According to the American Psychological Association, there is evidence that being denied an abortion may cause mental distress.

Michelle Oberman, a Santa Clara University law professor and expert in reproductive health ethics, said abortion bans that make no exception for severe mental illness are cruel and misguided.

Even if targeting women attempting to fake mental illness is among reasons behind these measures, the laws will inevitably affect those who are truly suffering, she said.

The mindset behind these laws “doesn’t really think through what it would look like to be facing patients with severe mental illness,’’ Oberman said. “What mental health emergencies look like is sort of jaw-dropping,’’ she said. “They’re real and they’re life-threatening.’’

___

Associated Press writers Kim Chandler in Montgomery, Alabama, and Jeff Amy in Atlanta contributed.

___

Follow AP Medical Writer Lindsey Tanner at @LindseyTanner.

___

The Associated Press Health and Science Department receives support from the Howard Hughes Medical Institute’s Department of Science Education. The AP is solely responsible for all content.

  • Associated Categories: U.S. News, Associated Press (AP), AP National News, Top U.S. News short headlines, AP Health, AP Business, AP Online - Georgia News, AP Health - Women's health
© Copyright 2023 AccessWDUN.com
All rights reserved. This material may not be published, broadcast, rewritten, or redistributed without permission.
Oklahoma prepares to execute man for 3-year-old's killing
Oklahoma is preparing to execute a man for the torture killing of his girlfriend's 3-year-old son in 1993
9:13AM ( 16 minutes ago )
Universities focus on athletes' mental health after crises
There is no playbook to instruct how athletic departments are to respond to the tragic death of one of their athletes
9:06AM ( 23 minutes ago )
New CEO of FTX blasts its handling of financial information
The new CEO of the collapse cryptocurrency trading firm FTX, who oversaw Enron’s bankruptcy, said he has never seen such a “complete failure” of corporate control
9:00AM ( 29 minutes ago )
Associated Press (AP)
Chinese city plans 250,000 quarantine beds to fight virus
China’s southern metropolis of Guangzhou plans to build quarantine facilities with almost 250,000 beds to help fight surging coronavirus outbreaks
8:35AM ( 54 minutes ago )
Elizabeth Holmes faces judgment day for her Theranos crimes
A federal judge on Friday will decide whether disgraced Theranos CEO Elizabeth Holmes should serve a lengthy prison sentence for duping investors and endangering patients while peddling a bogus blood-testing technology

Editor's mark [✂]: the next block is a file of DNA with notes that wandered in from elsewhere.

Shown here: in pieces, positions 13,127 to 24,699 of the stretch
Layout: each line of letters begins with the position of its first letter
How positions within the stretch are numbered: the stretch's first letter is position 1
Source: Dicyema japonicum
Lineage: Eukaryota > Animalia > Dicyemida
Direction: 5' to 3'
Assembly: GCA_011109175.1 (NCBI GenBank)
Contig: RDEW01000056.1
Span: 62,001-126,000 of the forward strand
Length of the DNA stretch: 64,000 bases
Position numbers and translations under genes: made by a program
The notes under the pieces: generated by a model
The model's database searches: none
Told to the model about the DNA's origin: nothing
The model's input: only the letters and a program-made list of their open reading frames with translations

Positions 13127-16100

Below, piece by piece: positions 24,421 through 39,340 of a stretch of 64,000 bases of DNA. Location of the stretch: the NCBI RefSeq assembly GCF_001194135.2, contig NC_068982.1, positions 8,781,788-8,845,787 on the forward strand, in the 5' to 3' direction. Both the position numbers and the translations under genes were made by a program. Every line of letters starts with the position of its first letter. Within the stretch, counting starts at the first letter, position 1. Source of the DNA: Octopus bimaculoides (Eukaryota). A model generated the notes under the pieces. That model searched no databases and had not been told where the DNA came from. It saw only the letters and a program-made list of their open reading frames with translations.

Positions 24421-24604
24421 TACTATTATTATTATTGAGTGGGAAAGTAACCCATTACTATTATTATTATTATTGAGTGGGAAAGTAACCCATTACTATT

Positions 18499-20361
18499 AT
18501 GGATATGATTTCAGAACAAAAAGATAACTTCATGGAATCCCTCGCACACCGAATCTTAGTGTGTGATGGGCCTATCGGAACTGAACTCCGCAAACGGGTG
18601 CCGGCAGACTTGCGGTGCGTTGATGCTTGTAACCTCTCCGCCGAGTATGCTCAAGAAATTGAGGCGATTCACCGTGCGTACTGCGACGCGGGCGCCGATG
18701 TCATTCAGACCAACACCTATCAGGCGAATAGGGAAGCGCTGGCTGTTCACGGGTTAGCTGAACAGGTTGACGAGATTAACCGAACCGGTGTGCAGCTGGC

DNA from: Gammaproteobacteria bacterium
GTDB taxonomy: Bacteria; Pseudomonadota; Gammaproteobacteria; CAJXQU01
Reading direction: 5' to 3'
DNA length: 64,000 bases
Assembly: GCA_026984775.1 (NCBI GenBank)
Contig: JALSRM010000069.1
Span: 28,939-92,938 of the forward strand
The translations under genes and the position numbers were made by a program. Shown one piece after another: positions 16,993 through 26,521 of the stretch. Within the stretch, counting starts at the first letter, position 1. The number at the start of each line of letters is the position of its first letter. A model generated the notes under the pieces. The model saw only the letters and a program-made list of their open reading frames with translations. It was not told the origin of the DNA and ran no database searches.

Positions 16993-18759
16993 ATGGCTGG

6:01AM ( 3 hours ago )
Chinese leaders face anger over 2nd child's quarantine death
Chinese authorities are facing more public anger after a second child’s death was blamed on overzealous anti-virus enforcement, adding to frustration at controls that are confining millions of people to their homes and sparked fights with health workers
12:45AM ( 8 hours ago )
AP Health
Russia launches new Ukraine barrage as grain deal extended
Russian airstrikes have targeted Ukraine’s energy facilities again, as the first snow of the season fell in Kyiv
8:37AM ( 52 minutes ago )
UK push to restore finances means higher taxes, energy bills
Millions of British people face higher taxes and steeper energy bills after the government announced an emergency budget aimed at restoring the government’s economic credibility and shoring up the battered public finances
8:24AM ( 1 hour ago )
Macy's heads into holidays strongly, boosts 2022 guidance
Macy’s reported declines in profits and sales for the fiscal third quarter as the department store faces a pullback from shoppers stung by inflation
8:15AM ( 1 hour ago )
AP Business
Judge overturns Georgia's ban on abortion after 6 weeks
Georgia’s ban on abortion starting around six weeks into a pregnancy has been overturned by a judge
1:07PM ( 1 day ago )
In election, support for abortion rights was about much more
Support for abortion rights drove women to the polls in Tuesday’s elections
7:16AM ( 6 days ago )
Montana vote adds to win streak for abortion rights backers
Abortion rights supporters secured another win Thursday as voters in Montana rejected a ballot measure that would have forced medical workers to intercede in the rare case of a baby born after an attempted abortion
6:51PM ( 6 days ago )
AP Health - Women's health
Oklahoma prepares to execute man for 3-year-old's killing
Oklahoma is preparing to execute a man for the torture killing of his girlfriend's 3-year-old son in 1993
9:13AM ( 16 minutes ago )
Universities focus on athletes' mental health after crises
There is no playbook to instruct how athletic departments are to respond to the tragic death of one of their athletes
9:06AM ( 23 minutes ago )
New CEO of FTX blasts its handling of financial information
The new CEO of the collapse cryptocurrency trading firm FTX, who oversaw Enron’s bankruptcy, said he has never seen such a “complete failure” of corporate control
9:00AM ( 29 minutes ago )
Think Barbiecore and all things pink for holiday gifts
The style dubbed Barbiecore has legs ahead of next year’s release of the live-action “Barbie” movie starring Margo Robbie and Ryan Gosling
9:00AM ( 30 minutes ago )
Nancy Pelosi to announce 'future plans' after GOP wins House
House Speaker Nancy Pelosi is expected to address her plans with colleagues on Thursday in the wake of Democrats narrowly losing control of the House to Republicans
8:56AM ( 34 minutes ago )